Kaushalendra Singh, principal chief of wildlife management and biodiversity conservation, pointed out that there are already two coal mines operating in the area, besides a 75-kilometre-long railway line to transport coal, all of which disturb elephant corridors. The additional chief secretary (for forests) of the state government had also suggested that a more detailed site inspection is required before a decision is taken for diverting the forestland. However, the January 15, 2019, Forest Advisory Committee’s meeting minutes evidenced how the Committee decided against this, noting that “no additional information is expected to be obtained by one more site inspection”. See Government of India (2019): Minutes Of The Meeting Of Forest Advisory Committee Held On 15th January, 2019 /Agenda No. 2/F.No.8-36/2018-FC
(7) See Greenpeace article from 2014.  In March 2015, the Ministry of Environment refused clearance for the Mahan project. Subsequently, Ministry of Coal announced that the Mahan coal block would not be auctioned for mining.
(8) Sethi 2016; Kohli 2016
(9) In Korchi alone, 12 mining leases were proposed, impacting over 1032.66 hectares. See Neema Pathak Broome. N.P, Bajpai. S and Shende. M(2016): Reimagining Wellbeing: Villages in Korchi taluka, India, Resisting Mining and Opening Spaces for Self-Governance. See also and ; See also Sethi. N: Five coal blocks in Chhattisgarh might see land conflict, January 15, 2015; and interviews with activists from All India Forum of Forest Movements (AIFFM).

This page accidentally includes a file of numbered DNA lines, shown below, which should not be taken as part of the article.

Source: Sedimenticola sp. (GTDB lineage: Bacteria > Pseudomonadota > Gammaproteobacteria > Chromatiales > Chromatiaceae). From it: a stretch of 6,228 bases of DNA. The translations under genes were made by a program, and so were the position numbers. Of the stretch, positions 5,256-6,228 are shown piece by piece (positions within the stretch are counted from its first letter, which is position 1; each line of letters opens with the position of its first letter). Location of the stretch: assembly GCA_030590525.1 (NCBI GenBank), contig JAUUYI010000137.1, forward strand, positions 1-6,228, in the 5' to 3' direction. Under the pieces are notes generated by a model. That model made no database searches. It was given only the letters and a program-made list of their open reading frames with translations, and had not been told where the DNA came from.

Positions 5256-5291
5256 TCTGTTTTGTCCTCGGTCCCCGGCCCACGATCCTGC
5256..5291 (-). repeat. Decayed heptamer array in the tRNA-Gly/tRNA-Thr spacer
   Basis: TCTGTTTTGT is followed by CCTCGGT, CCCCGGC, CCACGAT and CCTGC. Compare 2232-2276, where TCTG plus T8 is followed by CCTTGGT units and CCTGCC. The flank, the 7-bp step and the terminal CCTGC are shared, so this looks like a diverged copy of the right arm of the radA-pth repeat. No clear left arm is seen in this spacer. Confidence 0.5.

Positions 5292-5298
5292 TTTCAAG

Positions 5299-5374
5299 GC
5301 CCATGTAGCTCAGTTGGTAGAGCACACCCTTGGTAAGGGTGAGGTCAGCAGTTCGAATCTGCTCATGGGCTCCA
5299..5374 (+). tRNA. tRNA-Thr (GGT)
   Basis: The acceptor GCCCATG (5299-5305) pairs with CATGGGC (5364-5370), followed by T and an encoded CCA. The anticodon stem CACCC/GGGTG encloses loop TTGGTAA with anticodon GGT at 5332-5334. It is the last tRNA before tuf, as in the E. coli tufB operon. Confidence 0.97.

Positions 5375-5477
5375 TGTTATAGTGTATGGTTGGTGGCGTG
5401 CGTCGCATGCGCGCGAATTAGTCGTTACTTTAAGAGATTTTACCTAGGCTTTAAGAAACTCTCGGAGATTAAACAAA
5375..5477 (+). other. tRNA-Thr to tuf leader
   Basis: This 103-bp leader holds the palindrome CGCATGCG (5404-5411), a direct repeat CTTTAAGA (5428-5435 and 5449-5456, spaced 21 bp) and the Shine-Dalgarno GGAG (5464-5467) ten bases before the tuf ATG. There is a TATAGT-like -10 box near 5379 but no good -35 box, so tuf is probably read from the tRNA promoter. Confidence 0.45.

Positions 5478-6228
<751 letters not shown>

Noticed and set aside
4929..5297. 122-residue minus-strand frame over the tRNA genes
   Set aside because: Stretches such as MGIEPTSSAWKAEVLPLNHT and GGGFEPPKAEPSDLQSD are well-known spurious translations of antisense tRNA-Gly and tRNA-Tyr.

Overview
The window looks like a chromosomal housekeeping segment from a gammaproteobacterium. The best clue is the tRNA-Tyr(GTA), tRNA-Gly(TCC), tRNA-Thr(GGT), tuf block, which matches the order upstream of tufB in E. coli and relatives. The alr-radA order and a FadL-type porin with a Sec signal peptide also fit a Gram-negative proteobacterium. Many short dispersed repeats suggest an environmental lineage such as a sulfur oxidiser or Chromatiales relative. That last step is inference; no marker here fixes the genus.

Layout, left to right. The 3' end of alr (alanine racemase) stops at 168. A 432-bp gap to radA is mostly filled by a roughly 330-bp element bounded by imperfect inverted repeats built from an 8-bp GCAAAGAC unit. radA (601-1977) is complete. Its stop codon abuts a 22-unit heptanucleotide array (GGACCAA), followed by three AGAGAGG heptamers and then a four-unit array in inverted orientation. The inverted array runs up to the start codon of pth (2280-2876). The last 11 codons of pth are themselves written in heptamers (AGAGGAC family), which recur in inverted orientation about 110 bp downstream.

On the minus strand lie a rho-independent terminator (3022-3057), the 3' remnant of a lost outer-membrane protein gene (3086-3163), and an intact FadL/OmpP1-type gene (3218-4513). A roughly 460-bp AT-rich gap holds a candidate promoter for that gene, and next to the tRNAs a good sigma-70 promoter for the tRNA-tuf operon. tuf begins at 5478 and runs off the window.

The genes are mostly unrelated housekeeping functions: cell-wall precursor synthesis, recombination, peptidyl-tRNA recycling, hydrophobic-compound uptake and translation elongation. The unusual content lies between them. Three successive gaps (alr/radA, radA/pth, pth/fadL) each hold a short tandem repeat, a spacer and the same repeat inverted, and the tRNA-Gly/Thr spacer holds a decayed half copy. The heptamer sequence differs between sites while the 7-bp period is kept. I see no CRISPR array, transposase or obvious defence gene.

(10) Singh. A (2019): Many Faces of the Pathalgadi Movement in Jharkhand in Economic and Political Weekly: 54(11) 16 Mar, 2019
(11) Ghosh. S (2016): Selling Nature: Narratives of Coercion, Resistance and Ecology, in Kohli. K and Menon. M (eds.): Business Interests and Environmental Crisis, Sage, Delhi
(12) Jhala Y.V, Qureshi., Gopal, R., and Sinha, P.R. (Eds) Status of Tigers, Co-predators and Prey in India, 2010. National Tiger Conservation Authority (NTCA), Govt. of India, and Wildlife Institute of India, Dehra Dun; and Greenpeace India Society, ‘Undermining Tadoba’s Tigers: How Chandrapur’s tiger habitat is being destroyed by coal mining’, a fact-finding report, 2011.